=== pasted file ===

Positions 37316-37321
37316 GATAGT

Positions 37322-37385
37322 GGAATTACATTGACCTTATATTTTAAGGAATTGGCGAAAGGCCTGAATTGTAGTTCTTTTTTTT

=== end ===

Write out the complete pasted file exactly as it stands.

Positions 37316-37321
37316 GATAGT

Positions 37322-37385
37322 GGAATTACATTGACCTTATATTTTAAGGAATTGGCGAAAGGCCTGAATTGTAGTTCTTTTTTTT